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CSS is not my forte so this might be something simple. I have set my footer font size in a stylesheet using 0.8em but on different pages it is a different size. I'm only editing someone elses work and he did a poor job at not closing tags so its a bit painful.

Is there a way to clear all font settings so that the footer is the same across all pages? Or is this a problem that can be solved some other way?

Cheers for any help.

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Can you post a link to the site? This is difficult to troubleshoot without seeing the font-size definitions on various pages. –  peterjmag Sep 15 '10 at 0:26
    
Its on an intranet sorry. The previous site designer only used inline css using the <FONT> tag but never closed ANY of them. There are about 20-50 on each page. –  Rudiger Sep 15 '10 at 0:34
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If you have the <font> tag in use, the page is, if at all possible, due for a redesign. <font> was deprecated in html 4.0 transitional, and invalid for html 4.0 strict. Assuming a largely IE-based intranet, and the difficulties of developing for IE without a valid doctype, I do think it'd be worth the while/cost. But...I suppose you'd need a business case to justify the cost. Poor guy. =/ (reference: w3.org/TR/REC-html40/present/graphics.html#edef-FONT) –  David Thomas Sep 15 '10 at 0:48
    
is Text-Size set on some of these pages where sizes are different? Which browser are you trying this? –  Anero Sep 15 '10 at 0:50
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@Rudiger, that's fair enough. It's just, y'know, ewwwww =D –  David Thomas Sep 15 '10 at 1:43

4 Answers 4

I notice no one has touched on how em works as a font size unit, so I'll try to clear that up for you.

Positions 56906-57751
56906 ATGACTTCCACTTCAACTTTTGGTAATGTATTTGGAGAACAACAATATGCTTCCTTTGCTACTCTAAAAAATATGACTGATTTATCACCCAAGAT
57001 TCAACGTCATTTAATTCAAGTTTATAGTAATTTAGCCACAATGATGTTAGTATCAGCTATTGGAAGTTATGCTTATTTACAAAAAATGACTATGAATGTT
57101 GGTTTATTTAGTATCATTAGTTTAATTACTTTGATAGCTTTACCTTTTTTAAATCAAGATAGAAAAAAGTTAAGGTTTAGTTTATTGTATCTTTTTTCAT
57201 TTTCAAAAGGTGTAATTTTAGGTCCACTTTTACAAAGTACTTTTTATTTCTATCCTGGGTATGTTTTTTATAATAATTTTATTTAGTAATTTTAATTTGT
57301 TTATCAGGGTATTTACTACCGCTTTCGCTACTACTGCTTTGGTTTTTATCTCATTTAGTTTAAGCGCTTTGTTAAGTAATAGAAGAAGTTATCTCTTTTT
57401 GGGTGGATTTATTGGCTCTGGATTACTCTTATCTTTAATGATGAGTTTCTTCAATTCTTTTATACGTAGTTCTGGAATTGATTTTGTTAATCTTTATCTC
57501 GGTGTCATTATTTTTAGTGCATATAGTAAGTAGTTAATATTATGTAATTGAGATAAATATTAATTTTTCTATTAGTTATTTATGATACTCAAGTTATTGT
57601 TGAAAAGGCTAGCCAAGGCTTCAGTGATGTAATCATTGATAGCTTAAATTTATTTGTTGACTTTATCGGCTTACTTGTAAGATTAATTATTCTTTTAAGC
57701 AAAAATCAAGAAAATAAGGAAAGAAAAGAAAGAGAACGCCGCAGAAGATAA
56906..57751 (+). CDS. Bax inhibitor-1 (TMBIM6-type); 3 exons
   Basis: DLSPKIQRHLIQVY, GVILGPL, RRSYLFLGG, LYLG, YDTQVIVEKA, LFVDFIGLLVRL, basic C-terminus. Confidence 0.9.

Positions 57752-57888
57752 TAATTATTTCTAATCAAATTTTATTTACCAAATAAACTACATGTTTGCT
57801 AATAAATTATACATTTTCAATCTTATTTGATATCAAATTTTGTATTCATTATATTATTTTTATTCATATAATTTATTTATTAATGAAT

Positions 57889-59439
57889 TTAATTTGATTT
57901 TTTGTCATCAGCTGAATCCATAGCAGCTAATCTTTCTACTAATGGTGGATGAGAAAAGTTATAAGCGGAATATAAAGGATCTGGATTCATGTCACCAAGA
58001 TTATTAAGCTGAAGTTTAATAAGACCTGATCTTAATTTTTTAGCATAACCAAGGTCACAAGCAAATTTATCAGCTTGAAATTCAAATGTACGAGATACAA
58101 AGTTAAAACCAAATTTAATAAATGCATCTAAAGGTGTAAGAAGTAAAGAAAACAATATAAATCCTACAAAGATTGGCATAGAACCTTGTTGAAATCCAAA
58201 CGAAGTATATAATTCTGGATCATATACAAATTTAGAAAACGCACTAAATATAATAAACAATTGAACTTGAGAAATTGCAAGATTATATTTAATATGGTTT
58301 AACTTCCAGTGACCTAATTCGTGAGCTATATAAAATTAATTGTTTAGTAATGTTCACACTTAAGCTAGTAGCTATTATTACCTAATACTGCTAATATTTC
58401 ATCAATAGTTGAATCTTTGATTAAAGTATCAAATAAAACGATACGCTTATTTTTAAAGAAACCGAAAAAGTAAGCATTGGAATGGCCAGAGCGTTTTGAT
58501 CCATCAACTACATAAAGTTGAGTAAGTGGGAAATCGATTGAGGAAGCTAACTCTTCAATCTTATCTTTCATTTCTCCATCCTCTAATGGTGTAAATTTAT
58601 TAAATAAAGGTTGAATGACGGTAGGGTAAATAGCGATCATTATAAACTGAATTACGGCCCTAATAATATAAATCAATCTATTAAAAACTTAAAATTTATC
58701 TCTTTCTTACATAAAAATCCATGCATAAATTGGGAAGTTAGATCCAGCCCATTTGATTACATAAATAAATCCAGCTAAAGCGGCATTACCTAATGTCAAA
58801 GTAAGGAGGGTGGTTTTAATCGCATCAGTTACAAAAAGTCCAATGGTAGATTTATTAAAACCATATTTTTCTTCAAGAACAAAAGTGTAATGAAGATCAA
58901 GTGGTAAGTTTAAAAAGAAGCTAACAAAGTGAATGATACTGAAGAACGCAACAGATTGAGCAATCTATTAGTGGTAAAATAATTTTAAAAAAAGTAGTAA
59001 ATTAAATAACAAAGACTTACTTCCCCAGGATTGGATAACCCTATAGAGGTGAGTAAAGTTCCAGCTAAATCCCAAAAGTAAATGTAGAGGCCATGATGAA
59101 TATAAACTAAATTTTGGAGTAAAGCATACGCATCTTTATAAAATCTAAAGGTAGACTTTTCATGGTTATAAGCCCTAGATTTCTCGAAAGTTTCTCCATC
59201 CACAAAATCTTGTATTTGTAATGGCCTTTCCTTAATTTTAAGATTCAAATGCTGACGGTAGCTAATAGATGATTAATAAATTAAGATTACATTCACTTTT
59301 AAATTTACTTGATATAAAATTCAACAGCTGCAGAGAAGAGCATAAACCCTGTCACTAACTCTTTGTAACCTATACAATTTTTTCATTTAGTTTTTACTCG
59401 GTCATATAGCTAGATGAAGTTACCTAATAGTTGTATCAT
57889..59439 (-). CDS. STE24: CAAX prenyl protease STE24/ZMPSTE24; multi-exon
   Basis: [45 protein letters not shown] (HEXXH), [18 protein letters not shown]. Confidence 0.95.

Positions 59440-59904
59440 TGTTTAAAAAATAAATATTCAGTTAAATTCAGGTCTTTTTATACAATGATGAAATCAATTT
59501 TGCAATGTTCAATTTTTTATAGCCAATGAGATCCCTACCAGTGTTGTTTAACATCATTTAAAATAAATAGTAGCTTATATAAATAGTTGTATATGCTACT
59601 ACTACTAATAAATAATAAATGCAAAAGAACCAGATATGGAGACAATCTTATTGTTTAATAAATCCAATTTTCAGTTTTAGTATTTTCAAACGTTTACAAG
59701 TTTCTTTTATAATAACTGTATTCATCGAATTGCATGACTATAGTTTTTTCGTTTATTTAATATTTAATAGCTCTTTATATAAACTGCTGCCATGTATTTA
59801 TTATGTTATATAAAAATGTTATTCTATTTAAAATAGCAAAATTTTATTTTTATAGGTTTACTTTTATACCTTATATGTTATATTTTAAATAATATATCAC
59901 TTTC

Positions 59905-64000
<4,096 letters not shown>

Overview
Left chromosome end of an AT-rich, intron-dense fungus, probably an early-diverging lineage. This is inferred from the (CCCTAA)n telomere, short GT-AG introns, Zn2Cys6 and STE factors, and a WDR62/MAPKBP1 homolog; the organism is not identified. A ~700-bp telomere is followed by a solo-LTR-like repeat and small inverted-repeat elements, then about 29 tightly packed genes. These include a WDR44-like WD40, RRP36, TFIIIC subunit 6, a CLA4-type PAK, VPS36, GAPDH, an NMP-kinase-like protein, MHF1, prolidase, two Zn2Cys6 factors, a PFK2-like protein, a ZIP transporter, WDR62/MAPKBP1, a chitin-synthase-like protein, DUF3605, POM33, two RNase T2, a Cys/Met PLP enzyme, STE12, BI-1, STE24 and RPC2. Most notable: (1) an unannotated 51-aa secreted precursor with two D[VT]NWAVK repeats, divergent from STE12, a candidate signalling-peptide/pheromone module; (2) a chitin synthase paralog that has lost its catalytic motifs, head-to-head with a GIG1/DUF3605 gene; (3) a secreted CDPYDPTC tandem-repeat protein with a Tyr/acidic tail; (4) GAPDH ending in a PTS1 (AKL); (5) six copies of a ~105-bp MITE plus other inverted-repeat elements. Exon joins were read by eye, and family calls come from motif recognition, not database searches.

There are two ways to tell the browser how large your fonts should be rendered.

  1. setting an absolute size
    For absolute sizes, like px or pt, you're telling the browser exactly what size you want the text to be. If you write 12px, it's going to come out as exactly 12 pixels tall.
  2. setting a relative size — em is a relative size.
    For relative sizes, like em, you're telling the browser how big to make the text with respect to other text on the page. This works sort of like a percentage, so if your footer text is sized at 0.8em, it will be rendered 80% as tall as the main text on the page.

This explains why you're getting different sizes on different pages. If the font size of the body is set explicitly on one page, but not set at all on another (or set explicitly to a different size) that will make your em-sized fonts render at different sizes.

This is also why it's really bad to use <font> tags. It's going to be a serious pain to dig around those tags and figure out what explicit sizes are being set that might be throwing off your ems.
When you set your font sizes using CSS, this is not only an information which is easy to find, but also a property which is easy to modify.

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This is an excellent answer –  JoeP Feb 12 at 15:23

As David Thomas says, the use of <font> is deprecated. If you have a software tool to do global edits, you might try deleting all the <font> tags and then add classes back to the HTML that actually needs to be different fonts and add the font info to the CSS.
The other option is to get through one at a time, which I imagine to be time consuming. At least you would have cleaner HTML when you were done.

In a weak defense, the previous designer may have used a WYSIWYG web design tool that created the HTML for him/her and didn't see the resulting code.

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Try using an exact size with px or pt units rather than em.
Sizes in percent and em can get screwed up by unintended levels of inheritance but not px or pt.

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Try putting salt on your cakes rather than sugar. Sugar can cause cavities or diabetes, but not salt. :( –  ANeves Jan 11 '11 at 18:34
up vote 0 down vote accepted

My solution was basically to do inline styles to correct any problems. Using px rather than em was an option but we preferred to keep accessibility rather than best practice against using inline styles (any best practice was out the window anyway).

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I suggest using Firebug for FireFox (Chrome has something native, IE as well but it's quite bad in comparison) and checking what styles apply on the element, inherited or not, overruled or not. It is then easy to figure out where the different size is coming from by seeing what extra rule is being applied to the black-sheep element. –  ANeves Jan 11 '11 at 18:38
    
Uhm, in this case it doesn't really seem like it would be a pleasant read. x_x –  ANeves Jan 11 '11 at 18:40

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